For their efforts, the group has captured and held international attention for the past three years. In March of 2007, US Secretary of State Condoleezza Rice awarded the International Women of Courage Award to Williams. In November of 2008, WOZA won the 5th Human Rights Award from the Amnesty International German Section. Exactly one year later, Obama bestowed upon the group the RFK Human Rights Award, which will ensure another six years of support for the organization.
The Political Ends of Human Rights Awards
WOZA's second visit to Washington in November 2009 was more than just recognition of their travails and triumphs, but also an active move for American foreign policy in the region. Both WOZA and the U.S. President were using each other for their own ends.
WOZA leaders used the event to continue to garner international attention for their efforts. They encouraged viewers to support their choices and to help implement them. Particularly, they described their fears of continued cycles of violence that had grown since Mugabe's political deal. They highlighted the criminalization of the informal trade that has grown out of the daily struggle for people to feed themselves and their families.
For women in Zimbabwe, the 2009 Robert F. Kennedy Human Rights Award, not only validates their work, "it amplifies their voices." As Williams put it "WOZA can take care of speaking out, and the freedom to express, but we need help to make sure there is freedom after expression." Partnering with the US may help to ensure that this comes to pass.
In recognizing WOZA members, Obama has continued American efforts since 2003 to bring attention to the actions of many Zimbabwean women seeking to provide "tough love" to political leaders in Zimbabwe, while also addressing the plight of the larger population in what has been called "the world's fastest shrinking economy." Although, several South African countries suffer from similar problems, especially in terms of chronic food insecurity, many world leaders, including President Obama, argue that in Zimbabwe's case governmental policies may also be to blame.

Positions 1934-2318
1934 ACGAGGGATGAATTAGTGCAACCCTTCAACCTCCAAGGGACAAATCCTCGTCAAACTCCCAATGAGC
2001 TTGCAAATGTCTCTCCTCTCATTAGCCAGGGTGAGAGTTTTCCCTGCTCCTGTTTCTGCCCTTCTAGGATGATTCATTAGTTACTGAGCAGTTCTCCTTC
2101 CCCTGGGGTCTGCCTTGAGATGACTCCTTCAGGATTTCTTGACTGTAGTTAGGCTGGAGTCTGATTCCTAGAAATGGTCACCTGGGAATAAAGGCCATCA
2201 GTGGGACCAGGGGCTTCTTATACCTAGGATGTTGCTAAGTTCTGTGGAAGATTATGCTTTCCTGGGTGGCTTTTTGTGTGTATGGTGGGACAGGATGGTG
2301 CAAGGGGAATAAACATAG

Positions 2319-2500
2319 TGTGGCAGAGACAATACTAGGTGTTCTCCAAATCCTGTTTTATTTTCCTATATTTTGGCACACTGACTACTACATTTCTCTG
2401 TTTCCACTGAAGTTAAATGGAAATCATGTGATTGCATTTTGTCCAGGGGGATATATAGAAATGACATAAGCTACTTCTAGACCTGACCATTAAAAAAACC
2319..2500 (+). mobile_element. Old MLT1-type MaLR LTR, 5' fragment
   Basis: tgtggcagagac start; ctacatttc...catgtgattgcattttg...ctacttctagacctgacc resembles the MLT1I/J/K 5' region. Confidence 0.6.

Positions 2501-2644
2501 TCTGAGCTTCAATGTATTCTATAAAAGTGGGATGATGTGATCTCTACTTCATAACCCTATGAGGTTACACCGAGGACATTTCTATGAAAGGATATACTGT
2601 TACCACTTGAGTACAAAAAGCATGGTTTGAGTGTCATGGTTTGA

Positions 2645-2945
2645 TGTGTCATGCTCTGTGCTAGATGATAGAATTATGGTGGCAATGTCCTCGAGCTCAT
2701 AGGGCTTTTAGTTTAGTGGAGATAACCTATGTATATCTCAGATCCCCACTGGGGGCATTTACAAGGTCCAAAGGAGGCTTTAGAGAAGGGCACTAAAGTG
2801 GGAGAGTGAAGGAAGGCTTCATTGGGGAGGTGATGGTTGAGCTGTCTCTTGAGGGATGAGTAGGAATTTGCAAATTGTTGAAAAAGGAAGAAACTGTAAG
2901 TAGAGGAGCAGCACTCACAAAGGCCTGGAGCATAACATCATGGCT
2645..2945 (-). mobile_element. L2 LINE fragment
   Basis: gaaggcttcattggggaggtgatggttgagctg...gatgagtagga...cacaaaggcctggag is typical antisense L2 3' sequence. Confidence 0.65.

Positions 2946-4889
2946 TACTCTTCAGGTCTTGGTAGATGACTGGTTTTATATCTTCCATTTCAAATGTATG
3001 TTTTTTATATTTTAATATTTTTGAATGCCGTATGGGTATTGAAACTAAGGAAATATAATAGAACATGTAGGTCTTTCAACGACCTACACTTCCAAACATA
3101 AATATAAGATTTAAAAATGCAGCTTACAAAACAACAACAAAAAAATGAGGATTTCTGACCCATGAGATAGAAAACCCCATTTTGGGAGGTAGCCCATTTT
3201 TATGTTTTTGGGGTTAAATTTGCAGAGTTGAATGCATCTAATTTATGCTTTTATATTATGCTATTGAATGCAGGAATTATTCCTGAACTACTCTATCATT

Even more, the award can be viewed as a "back door effort" to undermine Mugabe's power since both the US and EU have failed to garner any meaningful UN condemnation. By encouraging members of civil society, especially women's groups, to continue their protests against a regime's "pervasive and systematic abuse of human rights," the Obama administration may be hoping to entice a nation to action.
Most importantly, the 2009 Robert F. Kennedy Human Rights Award ceremony provided substance to "development" language that realizes the centrality of women. In her speech, Williams remarked, "We are mothers of the nation, longing for the award of dignity, and a bright future for our children."
For his part, Obama recited an old proverb: because "God could not be everywhere, he created mothers." As "mothers of the nation," Zimbabwean women continue in their fight to overcome impediments to women's progress, promote national development, and hold up their "half of the sky."
Author's Note This article benefited from the insight, feedback, and support of many, including the Origins editors, Nicholas B. Breyfogle and Steven Conn; participants in Ohio State's Public History Seminar, Fall of 2009; and Stephen G. Hall, Claire Robertson, Franco Barchiesi, Rachel Wortman, and Jessica Forman.
WOZA organizational website, http://wozazimbabwe.org/